On February 19th, 1942, the Speaker of the Upper House, Count Bartholomew Széchenyi(6), chaired a joint session of the two Houses, 203 members of the Upper House and 280 of the Lower House being in attendance, many more, that is, than was required by law. Before he had even explained the method by which the candidate had been nominated, the name of my son was called out. In conformity with tradition and law, Stephen Horthy was elected Deputy Regent of the Realm by acclamation. The session was then interrupted while my written consent was obtained. After another pause, my son was called before the members. Wearing his Air Force uniform, he took the oath with solemnly raised hand.

Congratulations flowed in from all parts of the country and also from friendly states, especially Italy. Only German officialdom remained aloof. On February 4th, Goebbels(7) had already noted in his diary that the choice of my son was a great misfortune, as "this son is even more friendly to the Jews than Horthy himself". A similar, even more malicious entry was made on February 20th, the end of which reads: "But we are keeping hands off. . . this isn't the time to bother about such delicate questions. . . . After all, we must have something left to do after the war!" As evidence, that is clear enough. My son, those who elected him were aware of it, was of the opinion that the superiority in men and materials of the Allies had been so great from the outset that Germany had no chance of success. To the Nazis my son appeared as their determined antagonist. His file in the Reichssicherheits-hauptamt(8), to which a friend once chanced to gain access, was exceedingly voluminous.

My son was not a man to be swayed by the opinions of others. He wished to see for himself how matters stood at the front. A few weeks after his election, during which time he had already relieved me of much work by receiving diplomats and politicians, and by going on inspections and performing a number of representative duties, he went to the front as a fighter pilot. The government did not approve of this step, but Stephen found he could not endure the thought that his position should be regarded as one that released him from his obligations. In this I agreed with him. On August 22nd, 1942, on St. Stephen's Day, he crashed shortly after takeoff.

Years have gone by, but the grief of the parents who had now lost their third child, and of his young widow who was left with her eighteen-month-old son, is undimmed. Nor have those years brought us the answer to the riddle of his death. I should like, however, to contradict the vicious and slanderous rumours that were spread by the Hungarian and German Nazis. Nor can I confirm the rumour which was current in Hungary that only sabotage could have caused so experienced an airman to crash. The secret transmitter, Radio Kossuth(9), declared that Gestapo agents had placed a time-bomb in the plane(10). I shall confine myself to inserting a statement written by my daughter-in-law, who was with her husband two days before his fatal accident:

"After my training as an surgical nurse, I was directed to a Hungarian military hospital at Kiev and arrived there on a hospital train. My husband was given three days' leave, which we spent together in the house of a German General who happened to be away. The natural joy at our reunion after so long a separation was somewhat marred by my husband's dark, almost despairing mood. He was fully convinced that the war was lost, and his experiences at the front had strengthened this belief. He was harassed by the problem of how Hungary, situated as she was between two enemies, as he put it, could possibly be saved. He had made up his mind to discuss the matter thoroughly with his father as soon as he returned home. We openly talked on this subject without thinking that our conversation might be overheard. Later I was told that microphones had been installed in our rooms. My husband also complained about the Italian fighter planes he had to use, saying that they were inclined to slip in rapid turns. That had once happened to him, but fortunately at a height of 13,000 feet so that he had had time to regain control of the machine. He promised me that after that experience he would guard against a repeat performance most carefully. On August 18th, I accompanied my husband to the Kiev airfield, from which he and his orderly flew back to the front. This same man told me later that my husband and the other officers of his squadron went to bed early on the 19th in order to be fit and fresh for an attack planned for the next morning. When he was woken he did not even wait to drink the coffee his orderly brought to the plane. 'He'd slept well and was full of energy,' the man said, 'he waved to me and shouted that he'd have the coffee when he came back.' But hardly had the plane taken off before it crashed and burst into flames. His comrades declared later that my husband had made too steep a curve and that his plane had slipped as a result, but this would seem to be in contradiction with the assurance he had given me at Kiev. I received the news of his death as we were celebrating the feast of St. Stephen(11) at the hospital on the morning of August 20th, 1942."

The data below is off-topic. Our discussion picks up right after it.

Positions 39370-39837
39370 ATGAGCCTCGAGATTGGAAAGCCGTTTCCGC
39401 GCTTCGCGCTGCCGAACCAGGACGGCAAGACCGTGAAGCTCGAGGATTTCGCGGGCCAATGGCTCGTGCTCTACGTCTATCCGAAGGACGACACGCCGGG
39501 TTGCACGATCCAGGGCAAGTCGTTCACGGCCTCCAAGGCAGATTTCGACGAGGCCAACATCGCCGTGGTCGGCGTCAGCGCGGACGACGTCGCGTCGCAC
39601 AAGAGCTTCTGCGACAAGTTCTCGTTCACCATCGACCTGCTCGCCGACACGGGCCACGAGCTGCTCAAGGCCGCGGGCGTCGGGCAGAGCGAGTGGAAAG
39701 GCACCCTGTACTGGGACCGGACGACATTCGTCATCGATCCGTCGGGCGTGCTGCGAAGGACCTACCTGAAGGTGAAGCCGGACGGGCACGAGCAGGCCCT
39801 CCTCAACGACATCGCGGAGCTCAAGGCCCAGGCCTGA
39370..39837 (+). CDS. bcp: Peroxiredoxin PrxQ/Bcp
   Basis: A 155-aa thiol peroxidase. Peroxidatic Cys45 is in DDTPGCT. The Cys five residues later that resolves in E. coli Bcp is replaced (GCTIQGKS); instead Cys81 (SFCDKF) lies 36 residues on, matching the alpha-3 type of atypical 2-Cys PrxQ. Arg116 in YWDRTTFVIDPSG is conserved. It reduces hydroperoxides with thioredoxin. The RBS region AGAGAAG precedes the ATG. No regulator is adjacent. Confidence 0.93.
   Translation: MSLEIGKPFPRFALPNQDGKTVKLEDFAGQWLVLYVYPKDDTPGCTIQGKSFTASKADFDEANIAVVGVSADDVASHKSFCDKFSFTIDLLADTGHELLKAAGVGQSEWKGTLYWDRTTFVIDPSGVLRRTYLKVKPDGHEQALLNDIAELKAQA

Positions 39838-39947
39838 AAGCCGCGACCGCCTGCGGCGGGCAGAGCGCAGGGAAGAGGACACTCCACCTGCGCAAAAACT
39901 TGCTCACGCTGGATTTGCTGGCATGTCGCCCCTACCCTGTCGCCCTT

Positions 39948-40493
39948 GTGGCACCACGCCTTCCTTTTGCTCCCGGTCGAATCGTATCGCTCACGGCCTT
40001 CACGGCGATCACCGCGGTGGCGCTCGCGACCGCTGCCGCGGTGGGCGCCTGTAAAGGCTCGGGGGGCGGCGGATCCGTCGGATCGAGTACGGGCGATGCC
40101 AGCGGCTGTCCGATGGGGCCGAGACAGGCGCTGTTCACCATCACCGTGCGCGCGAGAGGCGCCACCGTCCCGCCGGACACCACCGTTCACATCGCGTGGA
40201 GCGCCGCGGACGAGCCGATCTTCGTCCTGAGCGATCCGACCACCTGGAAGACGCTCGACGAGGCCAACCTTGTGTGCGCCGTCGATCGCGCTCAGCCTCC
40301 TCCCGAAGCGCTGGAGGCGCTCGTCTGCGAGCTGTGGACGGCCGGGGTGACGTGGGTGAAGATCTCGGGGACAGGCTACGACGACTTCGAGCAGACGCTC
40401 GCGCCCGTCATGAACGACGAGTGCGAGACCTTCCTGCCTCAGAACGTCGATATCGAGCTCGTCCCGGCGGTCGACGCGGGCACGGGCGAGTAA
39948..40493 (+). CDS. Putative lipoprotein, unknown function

To this I must add that my son had already been recalled; several Members of Parliament and members of the government had insisted on his return. On August 20th, he was to visit the Hungarian troops in his sector of the front, after which he was intending to return to Budapest to resume his functions as Deputy Regent.